Our third workshop led with a recap of findings and ideas shared in previous sessions, and presented refinements of our initial design concepts based on input from the community. We discussed a comprehensive planning framework and how we might deliver priority improvements for the Seaport neighborhood. We gathered additional feedback from participants, and established a plan for ongoing communication.
Ten years of investment and partnership
Since 2010, The Howard Hughes Corporation has been a proud member of the Seaport community. To date, we’ve invested over $900 million to preserve and develop the neighborhood, creating thousands of jobs and over a billion dollars of economic activity.
We are also deeply committed to supporting this unique part of New York City through additional investment, economic development, and partnerships with local educational and cultural organizations.
Supporting our community
We’ve worked together with our government and elected leaders and other partners to help the Seaport through crises. Following the 2008 financial crisis, HHC invested in Lower Manhattan helping spur the neighborhood’s economic recovery. We responded to the damage wrought by Superstorm Sandy by developing and implementing restoration and resiliency measures to sustain the Seaport’s history while safeguarding its future.
Today, the impacts of the COVID-19 pandemic have been felt across the city and country, including the Seaport neighborhood. We’re dedicated to helping our community through this difficult time.
Select examples of this important work include:
Sustaining local businessesWe’re working with the Alliance for Downtown New York, Brookfield Place New York, and Silverstein Properties to help businesses impacted by the COVID-19 pandemic through $800,000 in immediate cash grants to small businesses in Lower Manhattan.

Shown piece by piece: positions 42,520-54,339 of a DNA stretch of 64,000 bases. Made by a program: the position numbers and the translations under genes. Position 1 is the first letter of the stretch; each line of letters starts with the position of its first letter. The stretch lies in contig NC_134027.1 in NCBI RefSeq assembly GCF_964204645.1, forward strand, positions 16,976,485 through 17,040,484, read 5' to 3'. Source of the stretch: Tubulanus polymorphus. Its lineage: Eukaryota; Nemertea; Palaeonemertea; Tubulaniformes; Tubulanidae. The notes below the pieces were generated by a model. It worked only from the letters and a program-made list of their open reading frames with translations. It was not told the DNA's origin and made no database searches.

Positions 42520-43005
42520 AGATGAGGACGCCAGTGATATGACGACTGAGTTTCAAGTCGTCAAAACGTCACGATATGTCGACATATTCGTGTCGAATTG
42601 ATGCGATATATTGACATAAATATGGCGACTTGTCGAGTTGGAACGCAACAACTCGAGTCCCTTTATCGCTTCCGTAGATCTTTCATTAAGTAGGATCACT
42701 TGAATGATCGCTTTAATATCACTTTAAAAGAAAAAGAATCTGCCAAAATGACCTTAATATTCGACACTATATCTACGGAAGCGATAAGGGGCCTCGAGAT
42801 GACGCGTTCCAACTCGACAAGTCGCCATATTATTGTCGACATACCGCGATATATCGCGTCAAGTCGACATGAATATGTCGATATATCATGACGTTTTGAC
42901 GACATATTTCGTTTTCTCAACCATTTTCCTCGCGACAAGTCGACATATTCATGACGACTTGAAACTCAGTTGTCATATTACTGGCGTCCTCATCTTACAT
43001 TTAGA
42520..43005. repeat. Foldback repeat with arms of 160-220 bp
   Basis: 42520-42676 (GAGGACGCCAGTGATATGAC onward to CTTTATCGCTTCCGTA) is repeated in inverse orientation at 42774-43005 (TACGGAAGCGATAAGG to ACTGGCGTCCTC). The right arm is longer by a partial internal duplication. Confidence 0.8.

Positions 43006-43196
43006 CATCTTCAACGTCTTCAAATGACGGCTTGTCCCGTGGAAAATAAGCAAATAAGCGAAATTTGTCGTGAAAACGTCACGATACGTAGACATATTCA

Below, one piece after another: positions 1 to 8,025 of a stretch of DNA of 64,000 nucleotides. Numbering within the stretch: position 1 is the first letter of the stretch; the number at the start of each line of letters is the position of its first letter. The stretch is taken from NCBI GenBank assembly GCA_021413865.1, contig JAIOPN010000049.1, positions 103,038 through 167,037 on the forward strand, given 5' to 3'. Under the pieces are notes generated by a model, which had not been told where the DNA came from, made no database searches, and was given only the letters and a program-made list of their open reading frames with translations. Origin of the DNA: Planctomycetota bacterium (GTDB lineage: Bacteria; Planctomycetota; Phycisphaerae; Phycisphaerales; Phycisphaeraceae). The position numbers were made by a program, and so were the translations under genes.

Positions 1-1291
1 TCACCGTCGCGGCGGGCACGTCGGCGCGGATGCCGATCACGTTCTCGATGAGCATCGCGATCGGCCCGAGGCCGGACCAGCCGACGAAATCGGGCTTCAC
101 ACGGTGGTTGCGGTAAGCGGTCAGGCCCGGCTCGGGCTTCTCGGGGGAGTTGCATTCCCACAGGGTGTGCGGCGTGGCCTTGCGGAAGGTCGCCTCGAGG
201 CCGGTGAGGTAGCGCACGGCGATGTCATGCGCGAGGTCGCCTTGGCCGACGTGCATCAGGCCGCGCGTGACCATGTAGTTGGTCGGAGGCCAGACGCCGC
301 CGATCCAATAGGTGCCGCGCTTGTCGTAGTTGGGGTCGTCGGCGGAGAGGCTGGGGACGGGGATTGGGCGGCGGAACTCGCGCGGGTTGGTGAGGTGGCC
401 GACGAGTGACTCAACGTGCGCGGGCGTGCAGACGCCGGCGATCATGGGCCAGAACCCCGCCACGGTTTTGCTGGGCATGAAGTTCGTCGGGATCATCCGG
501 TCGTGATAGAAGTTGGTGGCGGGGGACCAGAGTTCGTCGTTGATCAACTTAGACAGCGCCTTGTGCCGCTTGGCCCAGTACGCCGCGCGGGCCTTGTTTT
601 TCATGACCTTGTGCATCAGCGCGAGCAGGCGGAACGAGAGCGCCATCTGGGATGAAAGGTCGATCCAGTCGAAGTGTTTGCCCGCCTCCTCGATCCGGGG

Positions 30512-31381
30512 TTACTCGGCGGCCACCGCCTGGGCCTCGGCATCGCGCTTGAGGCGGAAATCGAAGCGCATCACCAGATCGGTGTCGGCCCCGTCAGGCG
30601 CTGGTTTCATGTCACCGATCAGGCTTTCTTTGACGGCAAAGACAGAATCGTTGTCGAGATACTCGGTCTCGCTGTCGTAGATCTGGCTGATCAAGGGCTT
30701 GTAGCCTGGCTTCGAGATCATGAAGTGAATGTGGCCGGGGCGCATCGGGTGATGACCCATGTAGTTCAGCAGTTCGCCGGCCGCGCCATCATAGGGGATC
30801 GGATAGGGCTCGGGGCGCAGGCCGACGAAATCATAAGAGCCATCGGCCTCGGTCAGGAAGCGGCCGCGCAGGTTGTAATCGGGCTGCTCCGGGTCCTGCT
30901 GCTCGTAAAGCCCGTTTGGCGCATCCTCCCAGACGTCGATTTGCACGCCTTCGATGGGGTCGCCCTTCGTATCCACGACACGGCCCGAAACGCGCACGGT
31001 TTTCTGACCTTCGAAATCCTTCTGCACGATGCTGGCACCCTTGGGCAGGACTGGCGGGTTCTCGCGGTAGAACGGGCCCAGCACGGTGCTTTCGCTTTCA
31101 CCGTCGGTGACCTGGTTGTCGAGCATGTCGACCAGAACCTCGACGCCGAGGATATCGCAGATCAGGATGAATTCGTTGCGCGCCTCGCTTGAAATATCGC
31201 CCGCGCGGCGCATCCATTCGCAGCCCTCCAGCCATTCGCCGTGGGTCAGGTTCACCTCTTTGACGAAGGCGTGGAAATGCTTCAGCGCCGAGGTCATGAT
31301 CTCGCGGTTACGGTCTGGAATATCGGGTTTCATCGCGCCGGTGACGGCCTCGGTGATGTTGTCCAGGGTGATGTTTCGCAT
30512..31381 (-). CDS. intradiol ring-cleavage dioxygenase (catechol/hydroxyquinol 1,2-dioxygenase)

Protecting healthcare workersHHC has donated to NewYork-Presbyterian Hospitals’ Healthcare Workers Fund to support the physical and emotional wellbeing of healthcare workers on the frontlines of the COVID-19 outbreak.
Supporting home healthcareWe’ve worked with the Chinese-American Planning Council to donate gloves and masks for home health care attendants in need of protective equipment.
Promoting access to fresh foodWe’ve provided emergency funds to keep the Fulton Stall Market operating to bring fresh produce and other foods to residents.
Neighborhood partnershipsHHC is proudly working alongside Council Member Margaret Chin, TUFF-LES, Vision Urbana and Two Bridges Neighborhood Council to provide weekly food donations to help feed our neighbors during this crisis.
NYC Housing AuthorityHHC is partnering with the NYC Housing Authority to send weekly food deliveries to Smith Houses, home to nearly 6,000 residents impacted by the pandemic.